(HealthDay News) — Home visits by nurses may reduce premature deaths in mothers and children living in disadvantaged settings, according to research published online July 7 in JAMA Pediatrics.

David L. Olds, PhD, of the University of Colorado in Aurora, and colleagues randomly assigned mostly African-American women (participants) living in highly disadvantaged urban neighborhoods and their first-born children to one of four treatment groups. The groups were as follows: (1) transportation for prenatal care (166 participants); (2) transportation plus developmental screening for infants and toddlers (514 participants); (3) transportation plus prenatal/postpartum home visits (230 participants); and (4) transportation, screening, and prenatal/postpartum and infant/toddler home visits (228 participants).

The researchers found that the mean 21-year all-cause mortality rate was lower in mothers receiving prenatal/postpartum visits (treatment group 3: 0.4 ± 0.43%) and those receiving prenatal/postpartum and infant/toddler visits (treatment group 4: 2.2 ± 0.97%) than in those who did not receive any home visits (treatments groups 1 and 2 combined: 3.7 ± 0.74%). The maternal survival difference was significant for treatment group 3 and treatment groups 3 and 4 combined, but not treatment group 4, compared with treatment groups 1 and 2 combined. At child age 20 years, the preventable-cause mortality rate was significantly lower among those who received child/toddler home visits (treatment group 4: 0.0%, standard error not calculable) than among those who did not receive home visits (treatment group 2: 1.6 ± 0.57%; P=0.04).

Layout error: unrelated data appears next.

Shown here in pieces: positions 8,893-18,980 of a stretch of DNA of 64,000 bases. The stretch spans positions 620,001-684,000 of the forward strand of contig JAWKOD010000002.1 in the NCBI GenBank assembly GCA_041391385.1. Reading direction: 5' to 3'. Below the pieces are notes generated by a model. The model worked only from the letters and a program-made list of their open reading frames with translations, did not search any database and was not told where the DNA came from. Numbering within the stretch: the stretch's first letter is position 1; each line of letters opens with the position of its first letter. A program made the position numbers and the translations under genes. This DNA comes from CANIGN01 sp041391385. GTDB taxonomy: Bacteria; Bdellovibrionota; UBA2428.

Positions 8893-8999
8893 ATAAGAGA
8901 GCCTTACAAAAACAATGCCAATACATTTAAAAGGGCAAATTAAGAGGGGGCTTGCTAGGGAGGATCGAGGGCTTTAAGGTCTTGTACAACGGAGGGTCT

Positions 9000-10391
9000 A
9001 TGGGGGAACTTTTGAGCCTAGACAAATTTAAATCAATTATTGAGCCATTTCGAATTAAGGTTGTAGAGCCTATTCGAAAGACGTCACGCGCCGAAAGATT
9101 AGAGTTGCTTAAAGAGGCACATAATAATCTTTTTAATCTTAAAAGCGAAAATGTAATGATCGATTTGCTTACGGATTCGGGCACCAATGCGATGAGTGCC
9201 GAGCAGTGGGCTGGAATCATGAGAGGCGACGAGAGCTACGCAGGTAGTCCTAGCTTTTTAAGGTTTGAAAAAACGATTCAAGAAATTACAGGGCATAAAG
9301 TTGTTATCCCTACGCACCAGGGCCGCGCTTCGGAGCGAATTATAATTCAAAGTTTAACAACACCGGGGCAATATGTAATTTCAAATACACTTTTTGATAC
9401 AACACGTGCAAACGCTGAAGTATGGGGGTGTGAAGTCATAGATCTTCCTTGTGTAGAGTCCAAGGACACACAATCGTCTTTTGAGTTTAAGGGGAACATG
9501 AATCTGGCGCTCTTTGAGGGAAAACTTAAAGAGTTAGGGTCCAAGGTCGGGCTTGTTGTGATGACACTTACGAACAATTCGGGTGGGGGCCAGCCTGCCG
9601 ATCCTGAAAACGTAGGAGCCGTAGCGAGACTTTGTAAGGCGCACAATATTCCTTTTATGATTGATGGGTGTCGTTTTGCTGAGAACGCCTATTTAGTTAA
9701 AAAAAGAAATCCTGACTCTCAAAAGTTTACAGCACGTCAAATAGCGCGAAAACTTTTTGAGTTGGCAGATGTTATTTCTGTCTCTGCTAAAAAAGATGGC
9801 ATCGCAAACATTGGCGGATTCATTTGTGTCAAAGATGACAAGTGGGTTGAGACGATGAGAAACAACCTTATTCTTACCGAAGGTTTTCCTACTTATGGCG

“Prenatal and infant/toddler home visitation by nurses is a promising means of reducing all-cause mortality among mothers and preventable-cause mortality in their first-born children living in highly disadvantaged settings,” the authors write.

Two authors disclosed financial ties to the center at which this study was conducted.

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